Tuesday, February 1, 2011
Letting go can be so hard to do.
On July 29, 2010, my precious English Doberman, Bonnie, became very ill; we rushed her to the animal hospital at 2am in the morning. She had an illness we had never heard of, “Bloat”, which occurs in big chested dogs. The stomach can twist, causing necrosis, severe pain and eventually death. The vet operated on her, corrected the condition, but it was still a wait and see situation. We saw her on Saturday, she had been eating, and playing outside with the vet assistants, and the vet said she could come home on Monday morning.
Monday morning we received a call at 8am; Bonnie had passed away during the night. She was found sitting up in her cage, leaning against the wall, as if waiting for her morning meal. The vet, without doing an autopsy, felt that a blood clot had stopped her heart, so quickly that she didn’t even have time to fall down. My husband handled everything, for all I could do was scream and cry in agony. My baby Bon-Bon was gone, and I wanted to die too. But I had to get my act together, who would take care of Roy, and the other pets, if I was gone? I’m the rock of the family, and wasn’t allowed to crumble.
Since then, we have adopted a 5 year old female Doberman, named Jenna, and an adorable male Australian Shepherd mix, named Tippy (who just turned 8 months old). No, neither of them could ever replace my Bon-Bon; but the love they have brought to us makes it feel a bit better.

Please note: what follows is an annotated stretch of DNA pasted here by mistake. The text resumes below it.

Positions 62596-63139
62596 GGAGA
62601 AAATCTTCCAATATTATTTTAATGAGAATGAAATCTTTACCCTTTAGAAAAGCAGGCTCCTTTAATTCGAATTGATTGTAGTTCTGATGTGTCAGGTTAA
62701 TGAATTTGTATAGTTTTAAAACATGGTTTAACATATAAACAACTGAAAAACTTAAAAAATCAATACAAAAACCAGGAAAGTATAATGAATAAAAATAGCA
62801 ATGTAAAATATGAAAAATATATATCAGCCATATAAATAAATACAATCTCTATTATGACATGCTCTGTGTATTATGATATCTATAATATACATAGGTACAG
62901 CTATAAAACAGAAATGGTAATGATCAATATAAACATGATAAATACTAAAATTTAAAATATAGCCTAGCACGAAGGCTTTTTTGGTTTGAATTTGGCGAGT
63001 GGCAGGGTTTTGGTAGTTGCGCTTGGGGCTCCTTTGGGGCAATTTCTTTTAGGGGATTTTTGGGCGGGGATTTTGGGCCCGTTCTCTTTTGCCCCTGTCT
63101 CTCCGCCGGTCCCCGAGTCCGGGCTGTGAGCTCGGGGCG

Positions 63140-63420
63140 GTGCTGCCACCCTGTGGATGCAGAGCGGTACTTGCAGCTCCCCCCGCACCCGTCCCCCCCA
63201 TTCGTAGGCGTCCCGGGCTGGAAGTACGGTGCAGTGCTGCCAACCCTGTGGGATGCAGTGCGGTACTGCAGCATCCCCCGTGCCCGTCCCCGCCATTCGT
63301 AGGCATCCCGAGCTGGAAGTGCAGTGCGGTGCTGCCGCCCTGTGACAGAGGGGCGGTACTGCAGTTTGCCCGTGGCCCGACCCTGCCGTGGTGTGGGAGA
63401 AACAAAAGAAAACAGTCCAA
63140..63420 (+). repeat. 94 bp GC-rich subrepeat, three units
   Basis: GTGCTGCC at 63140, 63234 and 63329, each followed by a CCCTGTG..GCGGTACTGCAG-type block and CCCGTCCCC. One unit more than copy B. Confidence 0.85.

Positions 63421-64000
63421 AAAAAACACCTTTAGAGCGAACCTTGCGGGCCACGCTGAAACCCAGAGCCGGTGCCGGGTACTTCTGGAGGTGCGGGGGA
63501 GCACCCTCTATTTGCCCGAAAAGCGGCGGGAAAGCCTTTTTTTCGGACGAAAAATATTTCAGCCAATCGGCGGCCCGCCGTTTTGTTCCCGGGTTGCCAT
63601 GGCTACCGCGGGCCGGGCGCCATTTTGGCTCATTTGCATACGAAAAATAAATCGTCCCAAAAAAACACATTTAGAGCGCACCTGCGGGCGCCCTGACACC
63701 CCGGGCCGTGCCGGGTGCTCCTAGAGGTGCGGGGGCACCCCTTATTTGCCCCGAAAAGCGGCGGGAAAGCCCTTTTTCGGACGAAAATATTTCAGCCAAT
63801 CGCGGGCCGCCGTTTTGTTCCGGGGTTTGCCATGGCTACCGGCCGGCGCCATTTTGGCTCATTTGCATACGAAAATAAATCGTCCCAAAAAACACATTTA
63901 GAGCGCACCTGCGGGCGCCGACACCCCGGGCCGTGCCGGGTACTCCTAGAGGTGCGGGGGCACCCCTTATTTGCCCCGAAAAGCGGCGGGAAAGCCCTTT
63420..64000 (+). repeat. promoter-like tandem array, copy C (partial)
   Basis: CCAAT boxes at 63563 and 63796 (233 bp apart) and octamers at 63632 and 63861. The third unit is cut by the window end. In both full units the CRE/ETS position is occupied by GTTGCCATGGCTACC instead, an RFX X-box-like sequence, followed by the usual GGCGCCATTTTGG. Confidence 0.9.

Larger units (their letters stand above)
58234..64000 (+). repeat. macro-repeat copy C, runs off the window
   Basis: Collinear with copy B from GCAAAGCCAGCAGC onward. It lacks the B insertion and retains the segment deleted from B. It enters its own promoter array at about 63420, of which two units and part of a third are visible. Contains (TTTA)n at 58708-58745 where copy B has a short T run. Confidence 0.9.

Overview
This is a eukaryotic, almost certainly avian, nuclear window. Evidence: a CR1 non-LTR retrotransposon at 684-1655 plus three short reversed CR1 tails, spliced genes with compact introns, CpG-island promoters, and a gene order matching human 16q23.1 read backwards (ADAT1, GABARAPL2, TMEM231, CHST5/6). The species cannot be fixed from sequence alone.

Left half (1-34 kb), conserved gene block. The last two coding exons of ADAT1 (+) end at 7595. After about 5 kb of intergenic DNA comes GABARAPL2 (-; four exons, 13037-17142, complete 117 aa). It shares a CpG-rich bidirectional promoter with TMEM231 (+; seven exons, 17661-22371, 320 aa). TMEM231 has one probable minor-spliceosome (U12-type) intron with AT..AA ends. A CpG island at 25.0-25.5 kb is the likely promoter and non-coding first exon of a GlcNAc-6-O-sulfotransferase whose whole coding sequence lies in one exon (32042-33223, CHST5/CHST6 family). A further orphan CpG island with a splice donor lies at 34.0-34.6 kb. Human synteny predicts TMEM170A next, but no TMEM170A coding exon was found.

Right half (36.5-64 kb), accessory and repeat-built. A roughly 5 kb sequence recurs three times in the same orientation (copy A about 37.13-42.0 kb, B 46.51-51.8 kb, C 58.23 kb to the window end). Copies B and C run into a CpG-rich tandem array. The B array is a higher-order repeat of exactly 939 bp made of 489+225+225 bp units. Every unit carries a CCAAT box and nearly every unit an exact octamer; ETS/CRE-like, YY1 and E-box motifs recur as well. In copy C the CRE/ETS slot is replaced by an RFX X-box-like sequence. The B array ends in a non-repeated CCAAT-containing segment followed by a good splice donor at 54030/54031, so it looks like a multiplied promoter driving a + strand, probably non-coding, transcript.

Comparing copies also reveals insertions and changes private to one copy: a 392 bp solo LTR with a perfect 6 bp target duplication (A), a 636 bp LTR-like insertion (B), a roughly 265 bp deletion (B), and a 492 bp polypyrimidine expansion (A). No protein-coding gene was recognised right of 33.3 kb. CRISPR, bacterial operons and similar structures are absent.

So why am I still feeling so sad? Of all the pets I have ever had, they have always been with family when they have passed on; whether they passed away, at home, while sleeping; or put to sleep at the vet’s due to illness; someone was always with them. Bonnie died alone, in a cold cage at the vet’s; she didn’t have any family members to hold her, tell her how much she was loved and that it would be ok, and relieve any fear she may have been feeling. That is what gets to me the most; Bonnie was alone; and with this writing, I’m hoping to come to closure with that.
I write this while watching the snow fall here in Monticello, and decide that tonight would be a good night for soup. Not only will it warm the body, but the soul; guess that will help ease the pain too. I love my Bon-Bon, always will, but now I’ve got to move it along
2 Tbsp olive oil
3 medium onions, diced
6 cups beef broth
1 ½ cups cold water
4 medium potatoes, cut into ½ inch pieces
1 (8 oz) bag of baby carrots, cut in halves
2 lbs lean ground beef
1 lb ground turkey
1 tsp each dried savory (or sage if you cannot find savory), garlic powder, onion powder
1 ½ cups plain bread crumbs (dried, fine ground variety)
3 eggs, beaten
Heat oil, on high, in a 6 qt stock pot; sauté onions till tender, about 3 minutes. Add beef broth and water; bring to a boil. Lower heat to medium; add in potatoes and carrots.
Preheat oven to 350F. In a large bowl, combine beef, turkey, seasoning, bread crumbs and eggs. Mix together thoroughly; form meatballs of about a 1 inch diameter; makes about 60 meatballs.
Place meatballs on baking sheet and bake for about 10 minutes; just to brown the meat, not cook all the way through. Dab each meatball on a paper towel to remove excess grease before putting into the stock pot. Cook for 30-40 minutes, or until vegetables are very tender.
When serving, sprinkle grated cheese on top of soup.
Makes 8-10 servings.